To be truly great, a cocktail must balance its sweet and sour elements. A shrub, often referred to as a drinking vinegar in its nonalcoholic form, boasts both flavors. Cocktail shrubs combine water, fruit (and sometimes other botanicals), sugar and vinegar to create an acidic syrup that adds depth and complexity when mixed into a cocktail.
But a shrub can be a complicated ingredient to craft well. As you might imagine, a mediocre vinegar or an underflavored fruit syrup can throw the shrub out of whack, leaving you with an underwhelming mixture that won’t enhance your cocktail. These tips will help you refine your shrub-making technique.
How to Choose a Vinegar
Not all vinegars are created equal. Avoid using distilled vinegars. They lack sufficient character or flavor and only add lackluster acetic acid to your shrub.
Learning how to make your own vinegar from spent wines is a great place to start and the easiest way to create a complex shrub that has the characteristics you can only get from fermentation. You can also buy vinegars that have been made through the fermentation process, but they’re typically more expensive because of the time and resources needed to make them.
But it’s important to make the investment. “Especially when it comes to using balsamic, quality is super important,” says Jena Ellenwood, a cocktail educator and bartender. “If it isn’t something you like the taste of on its own, you probably won’t like it in a shrub.”
That said, since the good vinegars are relatively pricey, if you’re testing a new recipe you might want to use a less-expensive one on the first go so you don’t waste your precious liquid on a recipe that’s not quite right. “Sometimes I will test a shrub recipe with a lesser-quality vinegar before I solidify the recipe,” says Ellenwood. “The good stuff can be pricey, and you don’t want to make an expensive mistake.”
Gergő Muráth, the bar manager at London bar Trailer Happiness, believes that a high-quality apple cider vinegar (such as Bragg) is a great option that’s both accessible and versatile. Ellenwood employs apple cider vinegar as well in her Pineapple Shrub.
After you’ve found (or made) a vinegar you like, it’s time to think about how it pairs with the rest of the ingredients you’re using—or the other way around. “My vinegar choice usually depends on the other ingredients—fruit or herbs that I want to highlight,” says Ellenwood. “I really love using Champagne vinegar and white balsamic. White balsamic has a great roundness to it without bullying the other elements; I love it with raspberries.” You’ll see the combination in her Berry Shrub, where it’s complemented by thyme.
How to Make the Syrup
There are a few ways to make syrups, but they essentially boil down to two methods: hot or cold. As you’ve probably already guessed, hot methods apply heat to create the syrup, on the stovetop or via sous vide. Cold methods can include blending or creating an oleo saccharum, which essentially macerates fruit with sugar, pulling the water from the fruit to create a syrup.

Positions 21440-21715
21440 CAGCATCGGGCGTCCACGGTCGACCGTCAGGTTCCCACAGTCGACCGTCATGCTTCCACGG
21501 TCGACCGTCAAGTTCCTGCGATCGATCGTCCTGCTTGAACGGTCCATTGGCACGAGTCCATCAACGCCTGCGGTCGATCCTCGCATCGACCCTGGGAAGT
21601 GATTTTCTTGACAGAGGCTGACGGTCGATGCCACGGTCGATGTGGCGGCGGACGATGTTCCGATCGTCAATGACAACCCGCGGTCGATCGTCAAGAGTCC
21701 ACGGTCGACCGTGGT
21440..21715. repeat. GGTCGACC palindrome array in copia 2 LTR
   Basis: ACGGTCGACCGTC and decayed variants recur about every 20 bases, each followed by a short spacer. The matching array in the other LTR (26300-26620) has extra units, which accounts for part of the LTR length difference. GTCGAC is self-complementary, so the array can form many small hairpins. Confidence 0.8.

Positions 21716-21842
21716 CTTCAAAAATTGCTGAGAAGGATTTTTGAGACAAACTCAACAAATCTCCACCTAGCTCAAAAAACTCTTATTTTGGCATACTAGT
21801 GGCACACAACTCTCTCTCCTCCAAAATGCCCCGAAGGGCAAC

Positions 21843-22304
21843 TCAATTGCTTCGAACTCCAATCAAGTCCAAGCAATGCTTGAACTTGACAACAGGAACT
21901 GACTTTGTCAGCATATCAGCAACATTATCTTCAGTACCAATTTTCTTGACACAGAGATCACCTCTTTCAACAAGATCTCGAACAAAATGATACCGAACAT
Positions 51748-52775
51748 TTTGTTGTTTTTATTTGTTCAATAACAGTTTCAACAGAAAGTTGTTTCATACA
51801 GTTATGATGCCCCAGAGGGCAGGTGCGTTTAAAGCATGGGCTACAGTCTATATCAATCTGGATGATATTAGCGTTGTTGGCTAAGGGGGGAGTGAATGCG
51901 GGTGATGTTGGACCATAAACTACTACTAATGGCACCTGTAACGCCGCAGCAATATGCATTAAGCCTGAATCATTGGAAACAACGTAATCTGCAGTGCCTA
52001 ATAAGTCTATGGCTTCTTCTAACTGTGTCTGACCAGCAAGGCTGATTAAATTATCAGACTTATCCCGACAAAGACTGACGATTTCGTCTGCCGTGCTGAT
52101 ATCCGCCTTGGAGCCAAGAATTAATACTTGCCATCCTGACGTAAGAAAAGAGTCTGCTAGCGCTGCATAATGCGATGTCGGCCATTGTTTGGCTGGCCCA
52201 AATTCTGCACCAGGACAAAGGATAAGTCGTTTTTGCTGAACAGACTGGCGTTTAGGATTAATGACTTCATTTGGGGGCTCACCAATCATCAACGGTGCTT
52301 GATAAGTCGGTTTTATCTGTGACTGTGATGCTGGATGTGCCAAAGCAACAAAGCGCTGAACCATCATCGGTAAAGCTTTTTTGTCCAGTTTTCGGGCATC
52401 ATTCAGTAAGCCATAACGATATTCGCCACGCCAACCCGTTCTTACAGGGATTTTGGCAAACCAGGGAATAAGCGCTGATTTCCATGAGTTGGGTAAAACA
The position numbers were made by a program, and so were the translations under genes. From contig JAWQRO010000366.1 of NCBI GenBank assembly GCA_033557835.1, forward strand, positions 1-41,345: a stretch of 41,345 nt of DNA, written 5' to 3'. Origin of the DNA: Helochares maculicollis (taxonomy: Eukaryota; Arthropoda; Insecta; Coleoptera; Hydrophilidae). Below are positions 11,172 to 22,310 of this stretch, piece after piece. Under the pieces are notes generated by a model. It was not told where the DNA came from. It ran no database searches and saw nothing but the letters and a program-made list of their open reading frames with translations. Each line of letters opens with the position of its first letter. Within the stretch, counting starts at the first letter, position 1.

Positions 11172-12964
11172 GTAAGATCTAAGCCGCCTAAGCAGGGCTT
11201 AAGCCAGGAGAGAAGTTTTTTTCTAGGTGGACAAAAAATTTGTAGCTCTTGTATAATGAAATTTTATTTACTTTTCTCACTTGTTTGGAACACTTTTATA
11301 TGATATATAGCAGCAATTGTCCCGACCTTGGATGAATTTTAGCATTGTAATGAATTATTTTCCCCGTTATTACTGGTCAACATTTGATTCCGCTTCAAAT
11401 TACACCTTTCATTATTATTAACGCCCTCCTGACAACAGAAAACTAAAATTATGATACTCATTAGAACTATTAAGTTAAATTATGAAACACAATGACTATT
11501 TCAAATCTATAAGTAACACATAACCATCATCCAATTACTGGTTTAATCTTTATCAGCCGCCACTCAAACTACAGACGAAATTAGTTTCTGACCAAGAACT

Most fruits benefit from using a cold method, although the oleo saccharum method can require more time. If your shrub doesn’t include any ingredients such as cinnamon that require heat to release flavor in nonalcoholic solutions, cold methods are the way to go. Strawberries, for example, don’t fare well when heat is added; they turn bitter and lose the essence of their flavor. Macerating strawberries with sugar to create a syrup will yield a more vibrant fruit flavor.
“I let the fruit dictate which method I use,” says Ellenwood. “Do I want bright fruit notes or jammy caramelized notes? With delicate fruits, berries and herbs, I’ll go with a cold method. Heartier fruits or deeper spices? Hot method all the way. Pressed for time? Hot method.”
How to Make the Shrub
There isn’t just one way to make a shrub, and it’s worth experimenting with various methods and flavor combinations to find what fits your preferences. It is important, however, to ensure that your shrub’s flavor profile compliments the cocktail you’re aiming to use it in.
“Sometimes I steep the fruit in a mixture of vinegar and sugar; sometimes I simply mix flavored syrup with vinegar; sometimes I simmer them all,” says Muráth. “It's dependent on the final flavor I want and what other ingredients I'm using.” His Peach & Pineau Shrub employs the first method.
Muráth says that with juicy fruits, such as pineapple, strawberries and blackberries, making an oleo saccharum and mixing it with vinegar is a good way to go. Alternatively, you can gently simmer all the ingredients in a saucepan over low heat, or try your hand at other methods such as sous vide if you’re savvy in the kitchen.
How to Use It
When it comes to using a shrub in cocktails, its flavors typically shine best in juleps and drinks over ice, since shrubs benefit from a hefty dose of dilution. They’re also best in cocktails that don’t already contain a highly acidic element such as lime or lemon juice, but every rule has an exception. Ellenwood uses a pineapple shrub in her Island Oasis cocktail, where it’s joined by aged rum, coconut water and pineapple juice.
Muráth recommends using shrubs in highball-style cocktails. “The sparkling component works incredibly well off the fruity acetic acid bite, simultaneously elevating the best bits and tempering the acidity,” he says. “With most other drink types, you are likely to have a citrus component of some sort or don't necessarily need acidity.” That said, you should of course feel free to experiment.
Shrubs are also great in nonalcoholic cocktails, requiring only some soda water to create a refreshing sipper to enjoy at any time of day.